Change in Eating Habits
The final symptom to mention here is a change in appetite. Specifically, a loss of appetite in combination with any one of the other symptoms mentioned above is cause for concern.
How Long Should You Wait?
If you suspect any symptoms are linked to a concussion, you should see a doctor as soon as possible. There is no way to be sure of a concussion without getting the appropriate medical tests done. Needless to say, the cost of skipping treatment for a concussion could have negative ramifications on the future mental health of your child – so it’s always best to be thorough.
The key to athletic prowess is being quicker than your opponent. They might have a strong defensive set-up that is challenging to penetrate, but if your foot speed and agility is better than theirs, it’s only a matter of time before you pierce their defenses. This is true of all sports, whether it’s basketball, baseball, soccer, or hockey. For the purposes of this blog post we will focus on soccer, one of the most popular recreational youth sports in the country.
Foot Speed Starts with Strength Training
Explaining this to children will probably take some time. Sure they want to win, but do they want to put the extra work in to have that extra physical edge? Perhaps not.
That’s why it’s always best to begin with strength training or endurance activities. Things like group jogging sessions or a trip to the local cross-fit gym will inspire the kids to pay more attention to their own physical health.
Once you have the general fitness levels up to your standard, it’s time to get specific.
Here are 4 drills to choose from that will improve the foot speed of your soccer team:
1. The Slalom
This is a fun and challenging drill to try. All you need is a five orange cones and a at least two soccer balls.
Take the five orange cones and separate them by 8-10 yards or so. You want to put them in a diagonal formation going forward to make it challenging for the players to dribble through them all.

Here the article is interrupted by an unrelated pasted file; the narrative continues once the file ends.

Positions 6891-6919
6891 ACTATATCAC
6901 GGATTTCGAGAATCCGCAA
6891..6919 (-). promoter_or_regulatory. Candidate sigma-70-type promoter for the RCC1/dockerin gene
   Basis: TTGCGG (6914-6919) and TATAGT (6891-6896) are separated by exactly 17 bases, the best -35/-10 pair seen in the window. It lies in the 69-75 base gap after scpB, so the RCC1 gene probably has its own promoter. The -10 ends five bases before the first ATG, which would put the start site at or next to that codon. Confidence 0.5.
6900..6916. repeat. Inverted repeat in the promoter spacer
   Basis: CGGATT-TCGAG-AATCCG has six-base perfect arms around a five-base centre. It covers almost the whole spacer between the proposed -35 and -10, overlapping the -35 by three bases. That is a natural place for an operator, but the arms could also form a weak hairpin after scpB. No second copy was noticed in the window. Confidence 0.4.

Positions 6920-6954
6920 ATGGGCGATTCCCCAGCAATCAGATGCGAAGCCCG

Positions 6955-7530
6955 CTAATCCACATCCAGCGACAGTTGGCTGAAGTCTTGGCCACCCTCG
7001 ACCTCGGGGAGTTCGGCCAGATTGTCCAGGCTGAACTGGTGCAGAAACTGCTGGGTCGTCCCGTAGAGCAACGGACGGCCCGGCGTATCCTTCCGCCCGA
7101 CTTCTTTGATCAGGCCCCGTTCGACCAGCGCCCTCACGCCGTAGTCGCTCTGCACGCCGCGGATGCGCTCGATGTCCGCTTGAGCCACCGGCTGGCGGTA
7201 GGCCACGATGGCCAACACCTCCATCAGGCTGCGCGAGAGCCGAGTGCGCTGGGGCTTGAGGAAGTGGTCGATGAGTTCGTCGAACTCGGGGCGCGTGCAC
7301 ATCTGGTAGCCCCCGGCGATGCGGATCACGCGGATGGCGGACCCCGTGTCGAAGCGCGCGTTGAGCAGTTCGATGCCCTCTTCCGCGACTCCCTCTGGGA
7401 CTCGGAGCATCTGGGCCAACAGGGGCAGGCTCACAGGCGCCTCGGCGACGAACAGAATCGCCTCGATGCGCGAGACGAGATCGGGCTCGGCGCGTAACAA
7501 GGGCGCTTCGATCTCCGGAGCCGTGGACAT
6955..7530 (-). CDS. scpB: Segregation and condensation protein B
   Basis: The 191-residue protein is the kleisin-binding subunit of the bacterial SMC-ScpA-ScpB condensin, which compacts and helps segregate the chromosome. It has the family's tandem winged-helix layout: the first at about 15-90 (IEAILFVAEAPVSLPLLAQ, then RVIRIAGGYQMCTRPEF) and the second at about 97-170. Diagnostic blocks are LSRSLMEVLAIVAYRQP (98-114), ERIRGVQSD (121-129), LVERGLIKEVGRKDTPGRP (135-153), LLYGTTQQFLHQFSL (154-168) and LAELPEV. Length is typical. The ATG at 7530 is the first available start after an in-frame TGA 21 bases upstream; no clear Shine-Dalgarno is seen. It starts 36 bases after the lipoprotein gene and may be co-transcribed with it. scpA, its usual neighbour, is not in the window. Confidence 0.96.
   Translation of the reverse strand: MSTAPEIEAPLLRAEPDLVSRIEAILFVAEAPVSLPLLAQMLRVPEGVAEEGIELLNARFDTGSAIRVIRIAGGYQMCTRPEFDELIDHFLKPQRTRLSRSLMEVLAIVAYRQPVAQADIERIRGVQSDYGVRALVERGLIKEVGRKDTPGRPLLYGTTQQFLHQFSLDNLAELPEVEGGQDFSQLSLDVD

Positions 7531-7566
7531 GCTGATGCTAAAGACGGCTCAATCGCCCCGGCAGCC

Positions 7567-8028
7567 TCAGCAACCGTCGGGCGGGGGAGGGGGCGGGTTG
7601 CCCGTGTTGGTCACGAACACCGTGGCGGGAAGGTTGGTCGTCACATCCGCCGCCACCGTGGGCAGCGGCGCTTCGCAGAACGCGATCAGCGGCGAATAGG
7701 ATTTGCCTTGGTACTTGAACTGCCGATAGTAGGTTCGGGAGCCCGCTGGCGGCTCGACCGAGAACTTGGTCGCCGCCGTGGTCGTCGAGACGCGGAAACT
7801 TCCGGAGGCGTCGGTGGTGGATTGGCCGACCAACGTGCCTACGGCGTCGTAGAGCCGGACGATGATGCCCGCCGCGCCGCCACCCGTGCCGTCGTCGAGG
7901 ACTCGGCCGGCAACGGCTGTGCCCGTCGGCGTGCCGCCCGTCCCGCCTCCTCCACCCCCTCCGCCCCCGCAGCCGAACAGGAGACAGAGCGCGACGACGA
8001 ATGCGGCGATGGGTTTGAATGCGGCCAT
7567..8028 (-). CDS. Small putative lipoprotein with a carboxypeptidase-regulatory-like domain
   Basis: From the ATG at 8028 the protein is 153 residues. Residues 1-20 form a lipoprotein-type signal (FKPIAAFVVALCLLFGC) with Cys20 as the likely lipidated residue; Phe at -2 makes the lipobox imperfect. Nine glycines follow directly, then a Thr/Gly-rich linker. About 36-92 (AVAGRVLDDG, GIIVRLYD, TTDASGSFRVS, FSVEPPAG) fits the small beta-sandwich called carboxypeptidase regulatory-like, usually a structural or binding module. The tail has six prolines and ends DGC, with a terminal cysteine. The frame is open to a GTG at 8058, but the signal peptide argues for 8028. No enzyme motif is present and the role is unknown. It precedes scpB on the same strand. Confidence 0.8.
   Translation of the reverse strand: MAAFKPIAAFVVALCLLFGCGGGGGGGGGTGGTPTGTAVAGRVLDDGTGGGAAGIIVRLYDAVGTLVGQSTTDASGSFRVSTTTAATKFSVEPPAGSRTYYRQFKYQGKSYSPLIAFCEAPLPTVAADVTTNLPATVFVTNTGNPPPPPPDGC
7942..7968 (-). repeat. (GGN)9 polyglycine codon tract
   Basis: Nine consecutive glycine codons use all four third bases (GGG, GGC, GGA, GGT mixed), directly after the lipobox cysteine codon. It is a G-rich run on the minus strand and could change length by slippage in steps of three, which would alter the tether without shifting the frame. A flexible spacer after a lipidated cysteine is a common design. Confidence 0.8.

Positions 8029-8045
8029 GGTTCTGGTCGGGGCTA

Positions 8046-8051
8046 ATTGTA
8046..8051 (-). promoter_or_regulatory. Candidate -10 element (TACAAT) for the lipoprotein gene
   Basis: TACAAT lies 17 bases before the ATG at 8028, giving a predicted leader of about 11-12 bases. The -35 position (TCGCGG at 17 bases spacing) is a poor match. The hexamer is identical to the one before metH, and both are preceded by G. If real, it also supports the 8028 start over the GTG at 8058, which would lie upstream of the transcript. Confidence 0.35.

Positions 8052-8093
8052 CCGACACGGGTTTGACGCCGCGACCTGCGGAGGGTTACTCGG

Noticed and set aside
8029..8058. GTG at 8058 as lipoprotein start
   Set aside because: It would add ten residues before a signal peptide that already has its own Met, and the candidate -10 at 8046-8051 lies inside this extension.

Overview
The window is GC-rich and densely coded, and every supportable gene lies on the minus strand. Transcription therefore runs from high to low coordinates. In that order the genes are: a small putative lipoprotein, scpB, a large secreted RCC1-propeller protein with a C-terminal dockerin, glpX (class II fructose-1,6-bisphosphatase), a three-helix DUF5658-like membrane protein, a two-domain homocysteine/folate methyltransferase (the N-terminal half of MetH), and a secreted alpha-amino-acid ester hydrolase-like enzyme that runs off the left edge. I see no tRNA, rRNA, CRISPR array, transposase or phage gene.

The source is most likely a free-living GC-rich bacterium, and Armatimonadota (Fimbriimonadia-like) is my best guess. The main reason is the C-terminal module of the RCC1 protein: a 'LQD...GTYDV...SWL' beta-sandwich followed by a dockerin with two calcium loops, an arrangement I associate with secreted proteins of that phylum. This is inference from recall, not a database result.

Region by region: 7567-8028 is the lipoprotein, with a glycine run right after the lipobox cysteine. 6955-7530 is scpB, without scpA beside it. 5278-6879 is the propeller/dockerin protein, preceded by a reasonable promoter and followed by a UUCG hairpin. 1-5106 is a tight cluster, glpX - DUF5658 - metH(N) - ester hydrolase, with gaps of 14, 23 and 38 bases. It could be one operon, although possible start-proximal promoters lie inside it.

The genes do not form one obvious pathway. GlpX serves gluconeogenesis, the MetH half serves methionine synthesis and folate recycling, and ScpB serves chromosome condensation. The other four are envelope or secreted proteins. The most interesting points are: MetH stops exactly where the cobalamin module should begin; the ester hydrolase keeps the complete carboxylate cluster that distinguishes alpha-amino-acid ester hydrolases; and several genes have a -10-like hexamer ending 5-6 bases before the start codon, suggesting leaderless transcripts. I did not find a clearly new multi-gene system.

Make a start and a finish line, and let the slalom begin. Standard is five reps and two sets.
One side note: to increase the pressure, start timing the runs of each player. Then remind them of that time as they are going through to inspire them to do better.
2. The Crossover
An athlete’s foot speed is tied directly to the strength of their calves and hips. In this drill, called the crossover, you will focus their energy on strengthening the hip muscles. Doing the crossover is a pretty standard move on the pitch – but the players that can do it seamlessly will have a great advantage.
Line the players up facing you, the coach. When you shout go, the children should run forward will performing the crossover. Their upper body should not move, only their hips and legs. They will only change direction when you clap your hands. Finally, when you shout “turn and go” they are to sprint back to starting position. Perform this drill in two sets of three reps.
3. The Shuttle
This next one is quite straightforward. Have the children from a single line at the designated cone. Place five soccer balls 10 years away from the cone. The player must run out and dribble all five soccer balls back across the line as fast as possible.
Perform this drill three times in a row for each player.
4. The T-Drill
The T-Drill is all about endurance and quick feet. Sure some players may be quick out of the starting gate, but can they maintain the same level for most of the game? Probably not.
In the T-Drill, take four cones and position three cones in a line, roughly five yards between each cone. Take the fourth cone and place it 10 yards in front, thus making a t-shape. Have the player start at the first cone and sprint to the middle cone before shuffling to the right, shuffling all the way to the left, and then sprinting back to the starting point.
Foot Speed Takes Time, Not Extra Effort
As a coach, you have to know just how much strength and endurance training will be beneficial for your team. But gaining fitness and building foot speed is an incremental process that requires building blocks along the way to success – especially at the rec league level. Incorporate one of these four drills each training session but don’t overdo it just because you want them to have quick feet overnight!
Most kids love to sleep in every day. Even if they have the most energy you’ve ever seen during the day, it can still be tremendously difficult to get them up in time for school or early morning practice. It might make sense for something they don’t like to attend (like school), but why does it happen on the weekends for early baseball practice?
It might be because your child has not yet learned the importance of punctuality. With recreational sports, you have an excellent opportunity to show your child the importance of punctuality at a young age.
The opportunity comes because there are so many instances where tardiness will be punished by the coach. For example, if they are late for a soccer practice because they slept in, it’s very possible the coach will demote them to the bench for a couple of games. This is a negative re-enforcement that will illustrate to your child the importance of being ready on time – and the best part is that you did not have to do any actual ‘teaching’ to get the message across!